The Grand Ethiopian Renaissance Dam (GERD) on Blue Nile in Ethiopia, has for the first time, on Sunday started producing hydroelectricity, according to Prime Minister, Dr Abiy Ahmed.
The giant hydropower dam, when completed will become Africa’s largest hydroelectric power generator and the world’s seventh-largest dam.
In a tweet on Sunday, Dr Abiy described the development as “good news” for not only Ethiopia but Africa as a whole.
“Today, Africa’s largest power plant, the GERD’s first turbine began generating power. This is a good news for our continent as well as the downstream countries with whom we aspire to work together. Abbay’s mission to nurture our country and gratify our neighbors continues. As Ethiopia marks the birth of a new era, I congratulate all Ethiopians,” reiterates Dr Abiy Ahmed.
Its construction has been on for ten years despite initial anticipations of completing it in five years. The delay is attributed to concerns by downstream countries – Egypt and Sudan, as well as other internal factors since the project is entirely funded and run by the government of Ethiopia and her nationals both within and outside the country.
Its completion may take more two or three years. Ethiopia has been filling the dam’s reservoir for the past two consecutive rainy seasons, the second one was in July last year.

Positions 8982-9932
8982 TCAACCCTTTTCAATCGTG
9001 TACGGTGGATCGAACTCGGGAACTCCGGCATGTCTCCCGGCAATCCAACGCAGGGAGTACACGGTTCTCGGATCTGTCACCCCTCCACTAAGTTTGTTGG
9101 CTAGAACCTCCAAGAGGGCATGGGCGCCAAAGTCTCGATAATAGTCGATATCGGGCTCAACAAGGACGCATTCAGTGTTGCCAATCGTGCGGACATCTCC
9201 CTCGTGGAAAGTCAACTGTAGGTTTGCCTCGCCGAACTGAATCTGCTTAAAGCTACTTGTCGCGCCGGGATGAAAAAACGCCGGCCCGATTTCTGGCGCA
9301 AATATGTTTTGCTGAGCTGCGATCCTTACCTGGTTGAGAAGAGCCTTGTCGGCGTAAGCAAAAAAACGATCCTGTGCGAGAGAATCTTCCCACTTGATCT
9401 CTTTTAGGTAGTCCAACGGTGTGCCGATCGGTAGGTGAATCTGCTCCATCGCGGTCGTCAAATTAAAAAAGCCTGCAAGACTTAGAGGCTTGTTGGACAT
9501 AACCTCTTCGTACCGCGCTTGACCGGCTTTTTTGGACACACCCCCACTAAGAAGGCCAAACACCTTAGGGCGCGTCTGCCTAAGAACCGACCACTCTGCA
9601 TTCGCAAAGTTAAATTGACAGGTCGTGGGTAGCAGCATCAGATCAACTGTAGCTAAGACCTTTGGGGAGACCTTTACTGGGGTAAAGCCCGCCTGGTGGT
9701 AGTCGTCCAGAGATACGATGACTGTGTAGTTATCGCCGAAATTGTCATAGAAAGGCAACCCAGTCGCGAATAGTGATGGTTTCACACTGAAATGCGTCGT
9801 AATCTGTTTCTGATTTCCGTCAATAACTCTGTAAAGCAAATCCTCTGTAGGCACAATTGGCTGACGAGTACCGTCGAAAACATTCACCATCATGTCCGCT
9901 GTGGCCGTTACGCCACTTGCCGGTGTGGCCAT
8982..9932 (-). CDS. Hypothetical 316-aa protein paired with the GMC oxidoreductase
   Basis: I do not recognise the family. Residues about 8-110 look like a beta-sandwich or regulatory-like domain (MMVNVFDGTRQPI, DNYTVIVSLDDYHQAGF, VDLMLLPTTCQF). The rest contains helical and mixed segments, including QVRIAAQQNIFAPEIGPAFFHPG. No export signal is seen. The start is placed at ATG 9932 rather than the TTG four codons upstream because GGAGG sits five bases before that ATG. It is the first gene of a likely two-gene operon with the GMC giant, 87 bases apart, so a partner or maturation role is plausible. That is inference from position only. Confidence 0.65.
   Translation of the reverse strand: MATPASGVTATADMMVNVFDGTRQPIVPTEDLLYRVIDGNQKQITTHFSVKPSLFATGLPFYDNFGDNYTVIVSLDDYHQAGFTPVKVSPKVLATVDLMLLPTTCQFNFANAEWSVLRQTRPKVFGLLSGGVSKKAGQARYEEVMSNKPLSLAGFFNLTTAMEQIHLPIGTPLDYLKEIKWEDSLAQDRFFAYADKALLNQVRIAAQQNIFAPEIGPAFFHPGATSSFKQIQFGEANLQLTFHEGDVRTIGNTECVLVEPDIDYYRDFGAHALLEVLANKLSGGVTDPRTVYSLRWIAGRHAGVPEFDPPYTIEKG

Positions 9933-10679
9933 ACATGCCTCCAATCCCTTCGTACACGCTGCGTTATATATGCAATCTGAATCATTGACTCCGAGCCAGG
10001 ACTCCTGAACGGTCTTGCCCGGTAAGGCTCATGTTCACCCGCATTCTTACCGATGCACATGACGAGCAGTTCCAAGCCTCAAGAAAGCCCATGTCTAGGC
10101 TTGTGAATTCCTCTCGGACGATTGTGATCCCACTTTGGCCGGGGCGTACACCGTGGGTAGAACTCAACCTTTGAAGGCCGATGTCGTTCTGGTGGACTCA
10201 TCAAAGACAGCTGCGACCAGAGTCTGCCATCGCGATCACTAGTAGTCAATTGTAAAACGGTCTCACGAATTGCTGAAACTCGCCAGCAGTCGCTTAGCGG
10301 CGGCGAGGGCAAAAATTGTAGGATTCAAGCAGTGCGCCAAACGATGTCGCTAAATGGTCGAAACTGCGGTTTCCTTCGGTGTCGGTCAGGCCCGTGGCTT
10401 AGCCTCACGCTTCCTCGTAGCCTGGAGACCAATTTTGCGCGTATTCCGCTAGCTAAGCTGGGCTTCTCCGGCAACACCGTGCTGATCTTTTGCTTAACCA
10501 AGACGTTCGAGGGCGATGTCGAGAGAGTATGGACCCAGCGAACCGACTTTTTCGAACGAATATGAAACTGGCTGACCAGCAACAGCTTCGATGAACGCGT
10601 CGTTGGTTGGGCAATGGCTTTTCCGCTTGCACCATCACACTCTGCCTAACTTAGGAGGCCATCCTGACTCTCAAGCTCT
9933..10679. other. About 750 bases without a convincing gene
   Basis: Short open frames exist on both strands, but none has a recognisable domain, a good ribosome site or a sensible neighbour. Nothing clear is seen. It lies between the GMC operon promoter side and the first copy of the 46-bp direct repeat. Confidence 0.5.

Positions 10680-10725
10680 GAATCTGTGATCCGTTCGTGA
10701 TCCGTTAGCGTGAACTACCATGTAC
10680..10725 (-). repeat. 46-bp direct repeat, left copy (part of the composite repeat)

Egypt has been regarding the project as an existential threat to its waters while Sudan was concerned about the safety and effect of the dam on its dams and power stations, which claims Ethiopia has consistently dismissed on grounds that the dam will instead be a centre of cooperation amongst the said countries since it brings enormous benefits to all, the region and the continent.
Last year, Dr Abiy Ahmed said that Ethiopia’s intention in constructing the GERD is to enable the regulation function so that electricity generation from the infrastructure is uniform throughout the year, noting that as a hydropower dam, the GERD does not consume water but rather the water continues to flow downstream uninterrupted.
“The benefits for downstream countries are often untold. In Sudan, for example, the GERD provides ample protection against devastating floods and the effects of water shortage during drought and dry periods. It will help Sudanese water infrastructure to be operated optimally as they receive regulated flow,” Dr Abiy said last year in a statement.